December 25, 2014
taxes probably won’t be raised in 2015. Good. At the state level, though,
revenue-grabbers are massing. Be on guard.
attacks on multiple fronts are probable because budget deficits plague the
“laboratories of democracy.” Predictably, the Northeast
has the worst afflictions. According to the Pittsburgh
Tribune-Review, Pennsylvania’s Democratic governor-elect “steps into office
… confronted with the same problem that Republican Gov. Tom Corbett had in
2011: a multibillion-dollar deficit left by his predecessor.” Connecticut
clipped $54.7 million in spending last month, with more to come. (The combined
deficit for the Nutmeg State’s next three fiscal years tops $3.1 billion.)
dreaming of a single-payer healthcare system, is $100 million in the hole.
State’s outgoing governor is “proud of the fact that our students lead the
nation in student achievement, that we’re number one in America in health care coverage,
in veterans’ services, energy efficiency, economic competitiveness,
entrepreneurial activity.” But Deval Patrick is not trumpeting the fact that
he’s leaving behind a serious arrearage. On analysis estimates that in addition
to the $250 million in cuts already implemented this year, Massachusetts needs
another $750 million worth of austerity.
mid-Atlantic, Virginia is shaky, but Maryland’s in crisis. The Baltimore Sun reported that during “the next 18 months, state
revenue is expected to fall nearly $1.2 billion short of … expenses.”
west, Illinois’s new chief executive said the state is “in deep, deep trouble
financially,” and warned that the “next 24 months are going to be rough.” Kansas
is scrambling to close a $279 million deficit. Nevada’s current-fiscal-year gap
is $162 million. (Moody’s is not happy.) The abyss in Arizona is $520 million
now, and $1 billion in 2016.
stock market is booming. Housing,
however slowly, is rebounding. Almost
11 million private-sector jobs have been created in the last five years.
Shouldn’t states’ books be balanced?
“should” has little connection to political reality. Some states marinate in
the deep-blue strategy of frequent taxes hikes and rampant Nanny Statism.
Others hew to the reddish approach of light taxes and common-sense regulations.
Several can’t decide which model to adopt. But all share one thing in common: an unwillingness to
cut spending. The Great Recession struck seven years ago, yet to this day, old habits haven’t been broken.
Large, permanent staff reductions weren’t made. Reforms of bureaucrats’
excessive compensation packages were achieved in a handful of states, but they weren’t
enough. (The Economist wonders
if Illinois is “America’s Greece,” scolding it for having “the most underfunded
retirement system of any state and the largest pension burden relative to state
freebies -- primarily the “stimulus” enacted in the early days of the Obama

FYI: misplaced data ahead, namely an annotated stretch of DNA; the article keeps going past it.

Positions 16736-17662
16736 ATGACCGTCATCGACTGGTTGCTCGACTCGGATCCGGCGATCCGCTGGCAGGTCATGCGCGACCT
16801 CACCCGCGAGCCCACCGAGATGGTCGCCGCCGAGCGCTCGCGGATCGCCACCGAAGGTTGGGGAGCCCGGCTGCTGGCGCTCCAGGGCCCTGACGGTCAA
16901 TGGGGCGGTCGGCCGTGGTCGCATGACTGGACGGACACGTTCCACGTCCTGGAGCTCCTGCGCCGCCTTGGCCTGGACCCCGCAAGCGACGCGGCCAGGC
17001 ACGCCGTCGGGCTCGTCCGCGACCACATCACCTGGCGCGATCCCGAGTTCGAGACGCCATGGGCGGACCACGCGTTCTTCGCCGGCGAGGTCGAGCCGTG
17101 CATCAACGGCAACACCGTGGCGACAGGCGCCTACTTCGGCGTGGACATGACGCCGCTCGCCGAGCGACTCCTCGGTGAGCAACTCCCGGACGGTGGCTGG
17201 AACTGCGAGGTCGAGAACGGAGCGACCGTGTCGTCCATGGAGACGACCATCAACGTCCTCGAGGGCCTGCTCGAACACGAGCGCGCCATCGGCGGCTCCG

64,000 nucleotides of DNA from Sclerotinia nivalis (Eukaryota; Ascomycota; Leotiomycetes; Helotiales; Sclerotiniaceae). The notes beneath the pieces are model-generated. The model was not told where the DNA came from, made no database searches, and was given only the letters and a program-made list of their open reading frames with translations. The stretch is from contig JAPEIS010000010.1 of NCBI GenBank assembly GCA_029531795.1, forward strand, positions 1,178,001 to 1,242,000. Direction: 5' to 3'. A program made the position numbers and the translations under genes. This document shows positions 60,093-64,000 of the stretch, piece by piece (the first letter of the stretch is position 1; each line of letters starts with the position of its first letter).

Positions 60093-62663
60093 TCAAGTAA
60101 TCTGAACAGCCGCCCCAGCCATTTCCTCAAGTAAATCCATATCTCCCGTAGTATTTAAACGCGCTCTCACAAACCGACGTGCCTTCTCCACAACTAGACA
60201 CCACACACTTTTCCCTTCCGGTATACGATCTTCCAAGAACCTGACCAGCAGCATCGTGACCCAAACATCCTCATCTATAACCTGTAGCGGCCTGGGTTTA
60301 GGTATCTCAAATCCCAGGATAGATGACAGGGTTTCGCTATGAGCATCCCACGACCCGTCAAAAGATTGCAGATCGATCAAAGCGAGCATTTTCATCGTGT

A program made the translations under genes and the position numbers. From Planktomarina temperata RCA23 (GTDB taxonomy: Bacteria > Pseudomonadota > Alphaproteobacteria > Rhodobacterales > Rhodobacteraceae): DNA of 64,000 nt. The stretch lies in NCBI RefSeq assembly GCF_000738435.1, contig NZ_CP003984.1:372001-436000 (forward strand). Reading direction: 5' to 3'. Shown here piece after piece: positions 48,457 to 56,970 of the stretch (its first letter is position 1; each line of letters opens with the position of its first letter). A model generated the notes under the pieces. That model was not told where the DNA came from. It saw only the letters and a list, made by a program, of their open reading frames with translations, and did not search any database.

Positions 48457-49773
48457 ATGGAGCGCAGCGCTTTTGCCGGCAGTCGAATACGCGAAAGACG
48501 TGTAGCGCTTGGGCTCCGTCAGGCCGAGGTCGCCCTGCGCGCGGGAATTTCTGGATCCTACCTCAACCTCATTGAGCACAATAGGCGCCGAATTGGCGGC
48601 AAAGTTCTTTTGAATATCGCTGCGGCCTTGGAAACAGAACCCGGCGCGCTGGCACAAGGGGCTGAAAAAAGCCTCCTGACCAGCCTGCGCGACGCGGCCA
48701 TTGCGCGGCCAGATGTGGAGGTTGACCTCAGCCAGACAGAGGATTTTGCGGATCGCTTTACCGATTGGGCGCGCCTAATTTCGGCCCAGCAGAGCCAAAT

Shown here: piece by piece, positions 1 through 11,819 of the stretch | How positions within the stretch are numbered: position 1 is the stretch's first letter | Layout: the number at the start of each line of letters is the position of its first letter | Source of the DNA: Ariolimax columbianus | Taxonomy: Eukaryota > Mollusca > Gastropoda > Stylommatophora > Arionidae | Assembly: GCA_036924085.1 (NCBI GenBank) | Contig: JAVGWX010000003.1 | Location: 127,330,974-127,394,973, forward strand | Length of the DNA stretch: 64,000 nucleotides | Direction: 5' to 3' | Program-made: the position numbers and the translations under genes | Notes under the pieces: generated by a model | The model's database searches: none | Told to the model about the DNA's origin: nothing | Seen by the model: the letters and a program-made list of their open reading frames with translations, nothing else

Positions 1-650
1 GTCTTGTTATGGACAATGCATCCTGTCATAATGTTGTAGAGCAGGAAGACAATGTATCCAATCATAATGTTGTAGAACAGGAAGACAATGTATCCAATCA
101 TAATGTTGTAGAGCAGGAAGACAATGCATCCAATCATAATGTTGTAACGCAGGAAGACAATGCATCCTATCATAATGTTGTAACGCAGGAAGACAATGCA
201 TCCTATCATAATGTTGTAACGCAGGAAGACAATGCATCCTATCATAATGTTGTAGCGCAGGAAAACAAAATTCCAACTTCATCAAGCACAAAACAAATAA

administration -- were grabbed with glee. Where possible, taxes were hiked.
Rainy-day reserves were emptied. Worst of all, perhaps, was states’ acceptance
of Obamacare. Medicaid provides
low-quality service, and its finances are staggeringly unsustainable. But
many governors, including a few GOPers, expanded the program. The establishment
of state “exchanges” was aided by federal subsidization of initial operating
money is essentially gone,” noted the Cato Institute’s Michael
Tanner. “That was always one of the arguments about why states should not
take this route. They ended up having to pay for the costs.”
welfare -- particularly giveaways to “green” energy, agriculture, and movie and
television productions -- wasn’t trimmed. Competitive-contracting and
privatization efforts were paltry. Taxpayers continue to fund arts, culture,
and tourism bureaucracies. Transportation policy is still determined by social
engineering and wishful
thinking, not real-world mobility needs. The preschool lobby
is powerful. And college-is-for-everyone groupthink is as pervasive as
ever, fueling hugely expensive “investments” in government-university systems.
governor-elect vividly described his state’s dangerous denial: “We have drained
our checking and savings accounts, maxed out every credit card. We tapped into
the Christmas fund, the college tuition funds, and we even broke into every one
of the kids’ piggy banks. We are going to have to make some very difficult
choices, because state government cannot continue to spend more than it takes
five years ago, the Chicago Tribune
offered a harsher assessment. “Illinois,” the newspaper editorialized, “needs
an end to the mutual admiration society of public officials and public
eployees coddling one another.”
advice went unheeded -- in Illinois and elsewhere. So in 2015, expect to hear
quite a lot about the “need” for “additional revenue” to keep up with “demand”
for government “services.”
Layoffs? Pay and benefit concessions? Cue the crickets.
D. Dowd Muska (www.dowdmuska.com) writes about government, economics, and technology. Follow him on Twitter @dowdmuska.
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